Newspaper article The Christian Science Monitor

Another Free Ride for Backfire Bomber?

Newspaper article The Christian Science Monitor

Another Free Ride for Backfire Bomber?

Article excerpt

THE Backfire bomber is one of the major unresolved issues standing in the way of concluding a Strategic Arms Reduction Talks (START) treaty. Unfortunately, there is a danger that in our desire to tie up the loose ends of the nearly completed accord, the Soviets may get our policymakers to agree that there is no need to count Backfire along with the other Soviet heavy bombers in the treaty.

Moscow is once again trying to talk us into entering a side agreement on Backfire just as in SALT II. In this earlier agreement, however, failure to count Backfire was considered one of the fatal flaws which made the treaty unratifiable. While other shortcomings in START, such as the treatment of heavy missiles and verification, may be more egregious than the Backfire, it is an issue that is certain to be raised by the Senate during ratification. We should, therefore, take a good hard look at the Backfire.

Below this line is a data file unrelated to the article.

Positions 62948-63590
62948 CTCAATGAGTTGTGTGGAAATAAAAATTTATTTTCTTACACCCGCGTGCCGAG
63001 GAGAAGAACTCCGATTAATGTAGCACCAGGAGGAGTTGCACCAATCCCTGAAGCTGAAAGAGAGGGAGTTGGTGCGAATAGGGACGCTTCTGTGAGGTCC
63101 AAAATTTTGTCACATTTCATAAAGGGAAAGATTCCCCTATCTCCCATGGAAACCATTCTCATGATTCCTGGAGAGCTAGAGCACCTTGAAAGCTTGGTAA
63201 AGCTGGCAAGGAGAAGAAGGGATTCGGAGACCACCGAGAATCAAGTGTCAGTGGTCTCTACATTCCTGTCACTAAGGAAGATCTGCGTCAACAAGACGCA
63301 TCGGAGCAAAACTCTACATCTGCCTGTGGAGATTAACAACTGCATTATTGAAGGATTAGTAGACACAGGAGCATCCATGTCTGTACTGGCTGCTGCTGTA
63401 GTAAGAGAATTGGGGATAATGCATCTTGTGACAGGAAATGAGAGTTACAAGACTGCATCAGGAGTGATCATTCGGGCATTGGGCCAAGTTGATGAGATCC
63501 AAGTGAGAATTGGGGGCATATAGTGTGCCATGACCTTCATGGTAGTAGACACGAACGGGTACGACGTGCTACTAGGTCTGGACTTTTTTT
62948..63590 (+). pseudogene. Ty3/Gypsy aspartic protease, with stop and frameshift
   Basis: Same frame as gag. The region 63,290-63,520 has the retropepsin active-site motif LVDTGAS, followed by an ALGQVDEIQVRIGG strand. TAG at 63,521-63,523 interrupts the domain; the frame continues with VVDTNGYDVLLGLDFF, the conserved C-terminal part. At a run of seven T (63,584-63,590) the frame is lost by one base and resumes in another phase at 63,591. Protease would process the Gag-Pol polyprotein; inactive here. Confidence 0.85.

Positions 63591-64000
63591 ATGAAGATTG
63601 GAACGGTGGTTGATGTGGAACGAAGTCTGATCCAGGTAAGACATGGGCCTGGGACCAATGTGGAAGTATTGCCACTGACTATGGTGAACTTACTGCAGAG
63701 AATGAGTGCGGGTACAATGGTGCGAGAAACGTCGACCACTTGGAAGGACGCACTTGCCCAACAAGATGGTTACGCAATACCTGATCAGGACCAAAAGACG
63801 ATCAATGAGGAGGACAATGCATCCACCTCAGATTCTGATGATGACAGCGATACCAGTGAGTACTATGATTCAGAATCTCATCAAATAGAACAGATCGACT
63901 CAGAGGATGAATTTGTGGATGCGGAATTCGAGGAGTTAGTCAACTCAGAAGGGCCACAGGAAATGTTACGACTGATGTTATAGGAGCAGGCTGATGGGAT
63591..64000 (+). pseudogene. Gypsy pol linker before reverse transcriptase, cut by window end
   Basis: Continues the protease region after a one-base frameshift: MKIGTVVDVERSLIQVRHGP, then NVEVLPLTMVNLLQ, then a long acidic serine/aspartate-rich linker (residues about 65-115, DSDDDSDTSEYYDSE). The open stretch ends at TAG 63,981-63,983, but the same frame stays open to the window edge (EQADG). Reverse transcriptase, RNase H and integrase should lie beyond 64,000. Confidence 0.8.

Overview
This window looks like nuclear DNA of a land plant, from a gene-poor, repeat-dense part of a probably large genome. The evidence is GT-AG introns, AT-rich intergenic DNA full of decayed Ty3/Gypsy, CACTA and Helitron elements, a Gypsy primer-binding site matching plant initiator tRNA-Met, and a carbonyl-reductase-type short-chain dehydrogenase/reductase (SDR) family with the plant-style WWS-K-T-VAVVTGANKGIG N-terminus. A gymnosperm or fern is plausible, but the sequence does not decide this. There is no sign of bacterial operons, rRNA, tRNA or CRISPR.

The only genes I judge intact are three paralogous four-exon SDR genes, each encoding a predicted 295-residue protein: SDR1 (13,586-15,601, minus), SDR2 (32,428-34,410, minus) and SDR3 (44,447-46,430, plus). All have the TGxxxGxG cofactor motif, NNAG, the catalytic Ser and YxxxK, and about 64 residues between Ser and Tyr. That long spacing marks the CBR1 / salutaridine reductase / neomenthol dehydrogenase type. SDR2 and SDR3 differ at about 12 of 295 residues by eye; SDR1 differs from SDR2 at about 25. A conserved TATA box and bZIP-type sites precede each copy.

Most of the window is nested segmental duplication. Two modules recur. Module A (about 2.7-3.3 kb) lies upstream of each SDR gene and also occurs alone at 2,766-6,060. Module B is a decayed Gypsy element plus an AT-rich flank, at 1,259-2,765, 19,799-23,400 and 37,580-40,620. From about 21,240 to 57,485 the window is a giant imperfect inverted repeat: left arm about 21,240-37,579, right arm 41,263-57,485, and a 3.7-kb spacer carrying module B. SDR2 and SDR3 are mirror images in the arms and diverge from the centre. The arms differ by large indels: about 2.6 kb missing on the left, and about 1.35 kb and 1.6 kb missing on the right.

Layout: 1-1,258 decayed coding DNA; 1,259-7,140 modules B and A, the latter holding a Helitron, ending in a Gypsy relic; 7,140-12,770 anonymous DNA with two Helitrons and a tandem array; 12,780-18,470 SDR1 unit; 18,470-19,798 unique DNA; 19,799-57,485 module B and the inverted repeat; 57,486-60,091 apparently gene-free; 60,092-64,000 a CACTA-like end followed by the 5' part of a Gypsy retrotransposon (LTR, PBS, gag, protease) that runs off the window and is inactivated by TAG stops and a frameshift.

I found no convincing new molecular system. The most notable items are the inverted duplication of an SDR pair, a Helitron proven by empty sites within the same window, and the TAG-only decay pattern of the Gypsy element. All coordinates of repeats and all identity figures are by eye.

1.The Backfire has the capability to strike the United States with nuclear weapons. It could do this in 1979, and its capability has only increased since then.

2.Since the mid-1970s, over 350 of these highly capable bombers have been deployed.

3.The Backfire is still being produced in much greater numbers than any other bomber in the world. The Backfires flying today are neither old nor obsolete.

The Soviets have been able to deflect attention from the fact that Backfire is an intercontinental bomber. They claim that Backfire has been assigned only theater and naval interdiction missions and therefore need not be counted as a heavy bomber.

We have no reason to doubt that Backfires are assigned these roles. However, they have been given much greater capabilities than are required for these nonstrategic missions. For example, the most nearly comparable US theater bomber, the F-111, is only one-half the size and has half the range of a Backfire. The reason for the Backfire's excess capability is obvious: The Backfire is a backup strategic system.

There is no reason why Backfire should not be counted among the Soviets' heavy bombers in the agreed START aggregate of 1,600 strategic nuclear delivery vehicles (SNDVs). …

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